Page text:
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The Honolulu Advertiser
Posted on: Sunday, June 17, 2001

Hawai'i must not be boxed in by test plan

The historic education bill now making its way through Congress could mean big changes for Hawai'i's schools.

Whether those changes will do us any good, however, is far from settled.

As Education Writer Alice Keesing reported, some local officials are wary, if not downright skeptical, about a new national requirement for yearly testing in basic math and reading skills.

It is a version, writ large, of what George Bush successfully implemented as governor of Texas.

And the basic concept is hard to quibble with. If you insist on raising standards, you have to find some way of measuring whether schools (students, actually) are meeting those standards.

Hence: a test.

It is all part of that standards/accountability package that has been pressed so vigorously by our own school superintendent, Paul LeMahieu.

But it is far from simple. If all you end up with — in that familiar phrase — is "teaching to the test," then you really haven't done much for learning.

There are some critics who suggest that is what happened in Texas: It wasn't that education improved all that much; it is just that the schools and students got better at taking the test that was designed to measure improvement.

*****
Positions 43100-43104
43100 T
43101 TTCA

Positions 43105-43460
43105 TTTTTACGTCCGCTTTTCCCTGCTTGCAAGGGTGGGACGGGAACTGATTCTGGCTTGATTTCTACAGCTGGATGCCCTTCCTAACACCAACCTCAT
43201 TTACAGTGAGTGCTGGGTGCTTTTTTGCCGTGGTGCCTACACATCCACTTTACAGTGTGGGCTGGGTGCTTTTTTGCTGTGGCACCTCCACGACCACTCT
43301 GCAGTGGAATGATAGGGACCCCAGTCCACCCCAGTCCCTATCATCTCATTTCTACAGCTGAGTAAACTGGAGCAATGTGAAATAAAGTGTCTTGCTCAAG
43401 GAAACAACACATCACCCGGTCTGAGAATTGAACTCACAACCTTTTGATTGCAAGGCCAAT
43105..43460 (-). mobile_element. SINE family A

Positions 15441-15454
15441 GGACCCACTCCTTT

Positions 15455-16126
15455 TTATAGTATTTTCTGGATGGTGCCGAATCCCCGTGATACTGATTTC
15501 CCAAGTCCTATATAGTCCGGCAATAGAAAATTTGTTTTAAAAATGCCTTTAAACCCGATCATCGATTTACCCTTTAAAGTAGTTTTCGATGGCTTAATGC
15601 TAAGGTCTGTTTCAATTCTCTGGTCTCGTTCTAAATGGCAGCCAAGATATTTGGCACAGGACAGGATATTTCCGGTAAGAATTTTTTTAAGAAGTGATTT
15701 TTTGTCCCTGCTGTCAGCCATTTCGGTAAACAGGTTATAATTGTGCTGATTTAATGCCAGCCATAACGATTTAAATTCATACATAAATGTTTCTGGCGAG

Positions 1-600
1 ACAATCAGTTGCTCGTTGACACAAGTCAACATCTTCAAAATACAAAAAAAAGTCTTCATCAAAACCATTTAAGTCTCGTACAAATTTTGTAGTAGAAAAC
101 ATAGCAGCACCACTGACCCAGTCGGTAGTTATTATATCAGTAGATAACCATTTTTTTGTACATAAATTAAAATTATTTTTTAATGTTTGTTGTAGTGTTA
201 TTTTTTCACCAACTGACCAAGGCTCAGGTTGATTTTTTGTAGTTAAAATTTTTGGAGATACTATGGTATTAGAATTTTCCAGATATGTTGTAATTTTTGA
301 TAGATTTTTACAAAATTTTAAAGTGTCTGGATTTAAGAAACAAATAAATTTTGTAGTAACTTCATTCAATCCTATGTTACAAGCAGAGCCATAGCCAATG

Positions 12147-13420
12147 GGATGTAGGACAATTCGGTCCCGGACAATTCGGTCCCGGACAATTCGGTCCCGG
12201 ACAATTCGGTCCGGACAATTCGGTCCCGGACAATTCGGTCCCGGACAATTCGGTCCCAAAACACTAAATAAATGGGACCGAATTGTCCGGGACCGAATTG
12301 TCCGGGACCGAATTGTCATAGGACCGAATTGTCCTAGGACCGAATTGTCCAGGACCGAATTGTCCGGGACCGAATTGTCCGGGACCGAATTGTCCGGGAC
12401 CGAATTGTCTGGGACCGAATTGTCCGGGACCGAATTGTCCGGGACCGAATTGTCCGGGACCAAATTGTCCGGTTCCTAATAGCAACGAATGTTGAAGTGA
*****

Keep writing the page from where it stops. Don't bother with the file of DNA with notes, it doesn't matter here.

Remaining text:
But simply raising standards and then taking someone's word for it that those standards have been reached won't cut it, either. The challenge for Hawai'i will be in ensuring that our testing measures progress against our own goals and true mastery of what we believe our children should be learning.

Standardized national tests would hardly fit that bill. Yes, there are minimal levels of achievement that any student anywhere should be expected to reach. But we do not want minimal achievement; we want each student to get to his or her highest potential.

That calls for testing that is sophisticated and tailored to individual needs and local expectations.

Perhaps most important, Hawai'i must stand firm on the proposition that these tests are a diagnostic tool, not a crude measuring stick used by Uncle Sam to decide which schools to reward and which to punish.